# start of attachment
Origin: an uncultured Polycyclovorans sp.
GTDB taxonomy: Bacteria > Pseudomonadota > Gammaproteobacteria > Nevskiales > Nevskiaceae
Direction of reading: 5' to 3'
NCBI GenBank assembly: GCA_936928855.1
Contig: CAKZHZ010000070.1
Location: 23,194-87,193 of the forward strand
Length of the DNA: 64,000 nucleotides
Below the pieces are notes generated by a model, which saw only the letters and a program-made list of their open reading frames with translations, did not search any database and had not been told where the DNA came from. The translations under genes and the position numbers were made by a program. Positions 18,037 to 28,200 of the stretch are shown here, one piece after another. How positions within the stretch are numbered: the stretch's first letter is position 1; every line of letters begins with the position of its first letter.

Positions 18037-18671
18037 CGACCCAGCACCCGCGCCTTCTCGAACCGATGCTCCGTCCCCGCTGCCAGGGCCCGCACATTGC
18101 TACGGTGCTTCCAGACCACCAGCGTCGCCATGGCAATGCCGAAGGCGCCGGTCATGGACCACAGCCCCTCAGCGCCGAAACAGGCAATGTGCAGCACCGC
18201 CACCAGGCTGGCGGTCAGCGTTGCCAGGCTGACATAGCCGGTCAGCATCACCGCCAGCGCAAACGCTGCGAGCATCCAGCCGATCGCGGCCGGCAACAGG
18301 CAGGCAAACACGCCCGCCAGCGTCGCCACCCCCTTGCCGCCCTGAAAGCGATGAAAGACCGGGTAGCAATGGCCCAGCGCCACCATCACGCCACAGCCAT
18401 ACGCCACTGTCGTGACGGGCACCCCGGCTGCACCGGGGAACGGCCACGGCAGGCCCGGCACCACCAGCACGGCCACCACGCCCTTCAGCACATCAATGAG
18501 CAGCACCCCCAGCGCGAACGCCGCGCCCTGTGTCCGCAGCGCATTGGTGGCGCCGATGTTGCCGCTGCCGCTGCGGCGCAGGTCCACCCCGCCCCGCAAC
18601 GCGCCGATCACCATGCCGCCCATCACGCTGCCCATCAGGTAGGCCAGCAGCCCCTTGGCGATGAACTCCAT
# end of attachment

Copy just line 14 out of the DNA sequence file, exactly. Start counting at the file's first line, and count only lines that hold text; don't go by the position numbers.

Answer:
18401 ACGCCACTGTCGTGACGGGCACCCCGGCTGCACCGGGGAACGGCCACGGCAGGCCCGGCACCACCAGCACGGCCACCACGCCCTTCAGCACATCAATGAG